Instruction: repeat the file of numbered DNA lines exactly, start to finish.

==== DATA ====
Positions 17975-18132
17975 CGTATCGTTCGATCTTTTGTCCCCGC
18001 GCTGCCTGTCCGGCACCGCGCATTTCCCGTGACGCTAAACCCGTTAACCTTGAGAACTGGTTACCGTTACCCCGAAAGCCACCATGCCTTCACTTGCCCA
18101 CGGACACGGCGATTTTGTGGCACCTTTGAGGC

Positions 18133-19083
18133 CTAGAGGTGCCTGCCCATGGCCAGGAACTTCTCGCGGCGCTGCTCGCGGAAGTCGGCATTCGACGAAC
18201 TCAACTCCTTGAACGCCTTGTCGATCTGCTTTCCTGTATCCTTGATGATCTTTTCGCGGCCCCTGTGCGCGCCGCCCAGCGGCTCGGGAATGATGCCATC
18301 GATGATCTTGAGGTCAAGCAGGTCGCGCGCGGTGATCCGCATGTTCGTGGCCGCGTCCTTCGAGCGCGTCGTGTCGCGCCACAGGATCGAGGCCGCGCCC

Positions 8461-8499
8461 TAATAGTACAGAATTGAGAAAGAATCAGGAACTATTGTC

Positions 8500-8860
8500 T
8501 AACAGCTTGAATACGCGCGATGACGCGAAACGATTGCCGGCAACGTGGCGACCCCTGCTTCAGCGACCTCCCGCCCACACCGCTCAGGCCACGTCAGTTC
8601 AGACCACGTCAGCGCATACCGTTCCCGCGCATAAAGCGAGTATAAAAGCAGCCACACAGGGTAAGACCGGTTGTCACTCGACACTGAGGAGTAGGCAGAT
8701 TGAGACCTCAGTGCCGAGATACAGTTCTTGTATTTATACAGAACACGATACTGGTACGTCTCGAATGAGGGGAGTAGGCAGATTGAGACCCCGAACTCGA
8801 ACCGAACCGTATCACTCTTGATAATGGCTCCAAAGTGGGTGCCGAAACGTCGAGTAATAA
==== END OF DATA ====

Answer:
Positions 17975-18132
17975 CGTATCGTTCGATCTTTTGTCCCCGC
18001 GCTGCCTGTCCGGCACCGCGCATTTCCCGTGACGCTAAACCCGTTAACCTTGAGAACTGGTTACCGTTACCCCGAAAGCCACCATGCCTTCACTTGCCCA
18101 CGGACACGGCGATTTTGTGGCACCTTTGAGGC

Positions 18133-19083
18133 CTAGAGGTGCCTGCCCATGGCCAGGAACTTCTCGCGGCGCTGCTCGCGGAAGTCGGCATTCGACGAAC
18201 TCAACTCCTTGAACGCCTTGTCGATCTGCTTTCCTGTATCCTTGATGATCTTTTCGCGGCCCCTGTGCGCGCCGCCCAGCGGCTCGGGAATGATGCCATC
18301 GATGATCTTGAGGTCAAGCAGGTCGCGCGCGGTGATCCGCATGTTCGTGGCCGCGTCCTTCGAGCGCGTCGTGTCGCGCCACAGGATCGAGGCCGCGCCC

Positions 8461-8499
8461 TAATAGTACAGAATTGAGAAAGAATCAGGAACTATTGTC

Positions 8500-8860
8500 T
8501 AACAGCTTGAATACGCGCGATGACGCGAAACGATTGCCGGCAACGTGGCGACCCCTGCTTCAGCGACCTCCCGCCCACACCGCTCAGGCCACGTCAGTTC
8601 AGACCACGTCAGCGCATACCGTTCCCGCGCATAAAGCGAGTATAAAAGCAGCCACACAGGGTAAGACCGGTTGTCACTCGACACTGAGGAGTAGGCAGAT
8701 TGAGACCTCAGTGCCGAGATACAGTTCTTGTATTTATACAGAACACGATACTGGTACGTCTCGAATGAGGGGAGTAGGCAGATTGAGACCCCGAACTCGA
8801 ACCGAACCGTATCACTCTTGATAATGGCTCCAAAGTGGGTGCCGAAACGTCGAGTAATAA